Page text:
So it's hard to get a sense of scale in the immediate neighborhood. But head for the the South Street Seaport and you might see a substantial glass-clad office building, 180 Maiden Lane, which stands between Front Street and the FDR Drive.

Could this building serve as a cue?

Indeed, the building includes 1.08 million square feet and stands 554 feet tall over 41 stories. So it's not quite as tall as Miss Brooklyn would be, but it's nearly as bulky.

So if you're crossing the Brooklyn or Manhattan bridges, or just looking over from the Brooklyn shoreline, a view of this building gives a whiff of the future--at least as currently planned.

Transfer of air rights

According to Emporis, the "building's large internal floorspace was made possible by the transfer of air-rights from low-rises in the South Street Seaport Museum area."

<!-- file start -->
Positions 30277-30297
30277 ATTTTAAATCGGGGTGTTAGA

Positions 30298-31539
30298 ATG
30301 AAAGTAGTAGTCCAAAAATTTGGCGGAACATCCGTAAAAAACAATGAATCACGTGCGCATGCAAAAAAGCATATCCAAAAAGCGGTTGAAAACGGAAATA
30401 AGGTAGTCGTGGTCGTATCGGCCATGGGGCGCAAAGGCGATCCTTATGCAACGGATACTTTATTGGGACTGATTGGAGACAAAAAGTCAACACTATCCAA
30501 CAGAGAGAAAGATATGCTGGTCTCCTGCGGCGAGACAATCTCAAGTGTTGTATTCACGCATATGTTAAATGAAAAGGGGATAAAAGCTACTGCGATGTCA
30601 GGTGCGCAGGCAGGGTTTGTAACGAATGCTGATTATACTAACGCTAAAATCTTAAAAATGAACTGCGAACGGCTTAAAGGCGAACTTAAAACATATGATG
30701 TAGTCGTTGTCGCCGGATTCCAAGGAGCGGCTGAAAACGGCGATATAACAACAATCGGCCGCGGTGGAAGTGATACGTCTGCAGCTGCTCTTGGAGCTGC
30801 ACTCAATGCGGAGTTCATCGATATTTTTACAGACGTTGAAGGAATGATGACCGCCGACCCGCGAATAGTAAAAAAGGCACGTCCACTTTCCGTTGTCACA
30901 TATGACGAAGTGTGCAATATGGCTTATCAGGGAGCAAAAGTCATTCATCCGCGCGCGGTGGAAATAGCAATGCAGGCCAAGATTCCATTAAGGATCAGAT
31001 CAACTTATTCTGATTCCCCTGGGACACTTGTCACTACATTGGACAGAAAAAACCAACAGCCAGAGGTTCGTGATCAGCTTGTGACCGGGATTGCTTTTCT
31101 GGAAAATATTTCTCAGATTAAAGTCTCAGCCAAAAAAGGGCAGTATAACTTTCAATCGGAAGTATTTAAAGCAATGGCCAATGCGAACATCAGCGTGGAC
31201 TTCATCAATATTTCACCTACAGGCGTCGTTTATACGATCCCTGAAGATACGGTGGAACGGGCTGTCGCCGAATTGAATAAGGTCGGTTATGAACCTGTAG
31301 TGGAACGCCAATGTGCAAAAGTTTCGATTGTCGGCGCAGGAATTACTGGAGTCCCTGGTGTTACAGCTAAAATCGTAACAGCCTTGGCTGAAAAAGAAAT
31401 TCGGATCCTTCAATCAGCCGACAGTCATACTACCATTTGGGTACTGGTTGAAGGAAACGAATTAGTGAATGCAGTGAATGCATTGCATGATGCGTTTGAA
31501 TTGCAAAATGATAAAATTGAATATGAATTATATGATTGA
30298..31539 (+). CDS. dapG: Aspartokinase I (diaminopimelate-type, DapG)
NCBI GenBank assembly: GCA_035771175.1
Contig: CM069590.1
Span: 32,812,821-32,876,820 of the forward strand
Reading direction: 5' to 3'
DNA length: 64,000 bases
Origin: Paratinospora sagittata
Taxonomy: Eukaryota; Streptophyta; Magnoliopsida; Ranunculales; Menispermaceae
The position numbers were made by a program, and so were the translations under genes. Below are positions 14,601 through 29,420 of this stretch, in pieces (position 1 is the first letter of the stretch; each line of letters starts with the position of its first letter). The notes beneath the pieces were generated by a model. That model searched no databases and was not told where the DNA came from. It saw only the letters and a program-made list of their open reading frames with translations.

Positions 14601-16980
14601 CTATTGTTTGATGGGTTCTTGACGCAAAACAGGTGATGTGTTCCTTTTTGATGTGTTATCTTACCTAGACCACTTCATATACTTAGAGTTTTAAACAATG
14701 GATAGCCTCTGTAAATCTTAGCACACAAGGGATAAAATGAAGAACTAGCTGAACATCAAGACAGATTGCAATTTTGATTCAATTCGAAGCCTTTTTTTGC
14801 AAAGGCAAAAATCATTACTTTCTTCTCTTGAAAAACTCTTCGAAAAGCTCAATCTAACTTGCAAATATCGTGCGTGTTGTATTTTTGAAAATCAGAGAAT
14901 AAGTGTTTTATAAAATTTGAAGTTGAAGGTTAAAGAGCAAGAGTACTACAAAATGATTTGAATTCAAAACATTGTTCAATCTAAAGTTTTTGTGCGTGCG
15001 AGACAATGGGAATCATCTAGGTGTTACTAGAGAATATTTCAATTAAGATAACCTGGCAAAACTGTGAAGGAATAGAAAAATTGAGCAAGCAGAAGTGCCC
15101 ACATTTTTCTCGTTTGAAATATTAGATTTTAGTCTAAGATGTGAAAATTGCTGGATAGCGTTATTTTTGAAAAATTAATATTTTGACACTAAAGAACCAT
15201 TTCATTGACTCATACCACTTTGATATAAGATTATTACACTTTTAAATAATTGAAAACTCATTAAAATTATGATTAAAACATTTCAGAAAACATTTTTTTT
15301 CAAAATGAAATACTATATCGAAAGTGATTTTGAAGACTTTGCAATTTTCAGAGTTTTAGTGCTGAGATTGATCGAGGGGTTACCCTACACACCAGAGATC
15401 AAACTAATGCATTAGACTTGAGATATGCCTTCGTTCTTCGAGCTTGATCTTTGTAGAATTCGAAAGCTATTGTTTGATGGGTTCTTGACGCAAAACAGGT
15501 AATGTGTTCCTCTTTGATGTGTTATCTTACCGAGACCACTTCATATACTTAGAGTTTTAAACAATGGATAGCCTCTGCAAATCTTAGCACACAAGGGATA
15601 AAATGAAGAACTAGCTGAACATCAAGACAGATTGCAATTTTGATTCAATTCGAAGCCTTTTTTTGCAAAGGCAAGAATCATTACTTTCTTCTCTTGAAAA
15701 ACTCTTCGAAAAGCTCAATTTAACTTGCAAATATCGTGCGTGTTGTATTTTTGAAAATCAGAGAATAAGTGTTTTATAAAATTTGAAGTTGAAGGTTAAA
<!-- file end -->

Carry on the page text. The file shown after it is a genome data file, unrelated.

By contrast, the large internal floorspace in Miss Brooklyn would be made possible by the Empire State Development Corporation's override of local zoning.

(Emporis photo (c) Nate Lindsay)

Each AY tower would dwarf (in sf) that 31-story public housing tower

I've already pointed out that, even though Frank Gehry's proposed "Miss Brooklyn" tower would be only 20 percent taller than the Williamsburgh Savings Bank, it would be three times as bulky.

But what about the tallest established residential building nearby, Atlantic Terminal Site 4B, the city's tallest public housing tower, at 31 stories and 310 feet. It's located across Atlantic Avenue at Carlton Avenue, opposite the Metropolitan Transportation Authority's Vanderbilt Yard, the site for several proposed towers.